The Secretary responds that Mr. Love is not entitled to a writ of mandamus because the ordinary appeals process provides him with adequate alternative means to obtain his requested relief. Sec'y's Resp. at 11-17. He argues that the Secretary's action to implement a discontinuance is either a ministerial act that flows from that discontinuance decision, and thus not a separate decision under 38 U.S.C. § 511, Sec'y's Suppl. Resp. at 2-3, or a separate question that falls under a law that affects the provision of benefits such that Mr. Love would be entitled to a decision on the matter if he had appealed the effective date of the discontinuance, id. at 3-5. In either case, the Secretary maintains that issuance of a writ is unwarranted because Mr. Love has launched no action before the Agency to challenge the implementation date nor has he requested an appealable decision. Id. at 5-7. The Secretary also argues that section 7252(c) is not an independent source of jurisdiction for the Court and that this matter falls outside our only statutory source of jurisdiction in section 7252(a). Sec'y's Resp. at 4-11.

III. ANALYSIS

For the reasons below, we reject Mr. Love's arguments and find that extraordinary relief would not be in aid of our jurisdiction.

A. The Court's Jurisdiction & AWA Authority

This Court is a statutory creation, 38 U.S.C. § 7251, and thus we can have no jurisdiction beyond what Congress has conferred by statute, Skaar v. Wilkie, 32 Vet.App. 156, 180 (2019) (en banc order); see Christianson v. Colt Indus. Operating Corp., 486 U.S. 800, 818 (1988) ('"Courts created by statute can have no jurisdiction but such as the statute confers.'" (quoting Sheldon v. Sill, 49 U.S. 441, 449 (1850))). If a matter does not fall within our statutory jurisdiction, then we cannot address that matter.

This Court has only one source of jurisdiction: 38 U.S.C. § 7252(a). Skaar, 32 Vet.App. at 180. That provision grants us the "exclusive jurisdiction to review decisions of the Board of Veterans' Appeals." § 7252(a). Thus, "a final Board decision operates as the jurisdictional 'trigger' that gives us the authority to hear a particular appeal." Skaar, 32 Vet.App. at 180; see Ledford v. West, 136 F.3d 776, 779 (Fed. Cir. 1998).

This matter is not before the Court on appeal from a final Board decision, and Mr. Love does not argue that it is. Thus, we have no basis to act according to our express statutory grant of jurisdiction. But under the AWA, we can act, even with no final Board decision, when it is in aid of our jurisdiction.

The AWA provides that "all courts established by Act of Congress may issue all writs necessary or appropriate in aid of their respective jurisdictions and agreeable to the usages and principles of law." 28 U.S.C. § 1651(a); Monk v. Shulkin, 855 F.3d 1312, 1318 (Fed. Cir. 2017) ("The [AWA] unquestionably applies in the Veterans Court."); Gardner-Dickson v. Wilkie, 33 Vet.App. 50, 54 (2020) (noting that the AWA gives this Court "the authority to hear petitions and issue writs in aid of our jurisdiction"), aff'd sub nom. Gardner-Dickson v. McDonough, No. 2021-1462, 2021 WL 5144367 (Fed. Cir. Nov. 5, 2021) (per curiam judgment). That includes the power of this Court to issue a writ of mandamus, Cox v. West, 149 F.3d 1360, 1363 (Fed. Cir. 1998), including in aid of our prospective jurisdiction, where "an alleged refusal to act would forever frustrate the ability of [this Court] to exercise its appellate jurisdiction," Erspamer v. Derwinski, 1 Vet.App. 3, 8 (1990); see Gardner-Dickson, 33 Vet.App. at 54-55; see also Roche v. Evaporated Milk Ass'n, 319 U.S. 21, 26 (1943) (noting that the "function of mandamus in aid of appellate jurisdiction is to remove obstacles to appeal").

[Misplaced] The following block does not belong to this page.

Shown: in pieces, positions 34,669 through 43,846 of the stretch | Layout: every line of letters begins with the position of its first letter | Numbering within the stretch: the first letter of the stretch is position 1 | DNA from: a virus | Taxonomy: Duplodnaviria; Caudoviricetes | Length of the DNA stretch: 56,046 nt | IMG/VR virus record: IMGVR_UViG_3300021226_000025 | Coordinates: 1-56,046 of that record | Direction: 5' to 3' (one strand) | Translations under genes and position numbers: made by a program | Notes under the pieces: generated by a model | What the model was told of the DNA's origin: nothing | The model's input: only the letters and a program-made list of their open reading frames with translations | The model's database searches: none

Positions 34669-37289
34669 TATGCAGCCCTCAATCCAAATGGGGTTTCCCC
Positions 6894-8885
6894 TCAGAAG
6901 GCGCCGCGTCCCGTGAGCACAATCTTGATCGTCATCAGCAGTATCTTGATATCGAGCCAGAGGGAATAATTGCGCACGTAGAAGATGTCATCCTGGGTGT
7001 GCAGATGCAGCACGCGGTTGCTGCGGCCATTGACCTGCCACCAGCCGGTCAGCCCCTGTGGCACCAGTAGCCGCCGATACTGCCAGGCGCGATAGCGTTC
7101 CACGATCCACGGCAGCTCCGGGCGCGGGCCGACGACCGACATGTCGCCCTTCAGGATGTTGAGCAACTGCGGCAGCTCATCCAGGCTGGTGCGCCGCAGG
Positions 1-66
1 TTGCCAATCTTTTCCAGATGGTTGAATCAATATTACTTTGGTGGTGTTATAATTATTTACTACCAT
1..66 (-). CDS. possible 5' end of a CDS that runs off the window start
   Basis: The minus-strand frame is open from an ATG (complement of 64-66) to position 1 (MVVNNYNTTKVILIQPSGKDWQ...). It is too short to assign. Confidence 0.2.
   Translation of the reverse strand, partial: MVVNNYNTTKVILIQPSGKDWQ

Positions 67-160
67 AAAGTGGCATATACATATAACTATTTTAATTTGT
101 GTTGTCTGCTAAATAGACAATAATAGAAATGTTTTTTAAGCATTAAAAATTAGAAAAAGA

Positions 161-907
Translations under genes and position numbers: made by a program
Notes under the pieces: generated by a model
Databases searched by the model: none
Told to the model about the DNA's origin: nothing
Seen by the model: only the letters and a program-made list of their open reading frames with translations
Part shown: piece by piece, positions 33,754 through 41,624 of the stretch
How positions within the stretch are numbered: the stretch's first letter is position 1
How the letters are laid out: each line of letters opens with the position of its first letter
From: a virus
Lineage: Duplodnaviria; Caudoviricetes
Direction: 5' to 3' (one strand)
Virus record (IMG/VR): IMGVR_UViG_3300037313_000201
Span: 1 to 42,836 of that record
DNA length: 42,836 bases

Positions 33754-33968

But a court cannot "assert jurisdiction on the basis of hypothetical scenarios" and prospective jurisdiction cannot depend on a "speculative chain of events." Moms Against Mercury v. Food & Drug Admin., 483 F.3d 824, 827 (D.C. Cir. 2007); In re Tennant, 359 F.3d 523, 529 (D.C. Cir. 2004) (establishing that, where no action has been taken that puts a matter on the path to a potential appeal, a future appeal remains hypothetical and so does not invoke a court's prospective jurisdiction); see Wolfe v. McDonough, 28 F.4th 1348, 1359 (Fed. Cir. 2022) (applying the standard from In re Tennant to a case appealed from this Court).

Thus the threshold question for this Court is whether it has authority under the AWA to grant the relief Mr. Love requests. See Erspamer, 1 Vet. App. at 6. As the party invoking the Court's power, Mr. Love must show that we may exercise that power here. See McNutt v. Gen. Motors Acceptance Corp. of Ind, 298 U.S. 178, 189 (1936); Gardner-Dickson, 33 Vet.App. at 55 ("The AWA 'permits federal courts to fill gaps in their judicial power where those gaps would thwart the otherwise proper exercise of their jurisdiction.'" (quoting Monk v. Shulkin, 855 F.3d 1312, 1318 (Fed. Cir. 2017))). And, "because the AWA 'is not an independent basis of jurisdiction, ... the petitioner must initially show that the action sought to be corrected by mandamus is within this court's statutorily defined subject matter jurisdiction.'" Gardner-Dickson, 33 Vet.App. at 55 (quoting Baker Perkins,...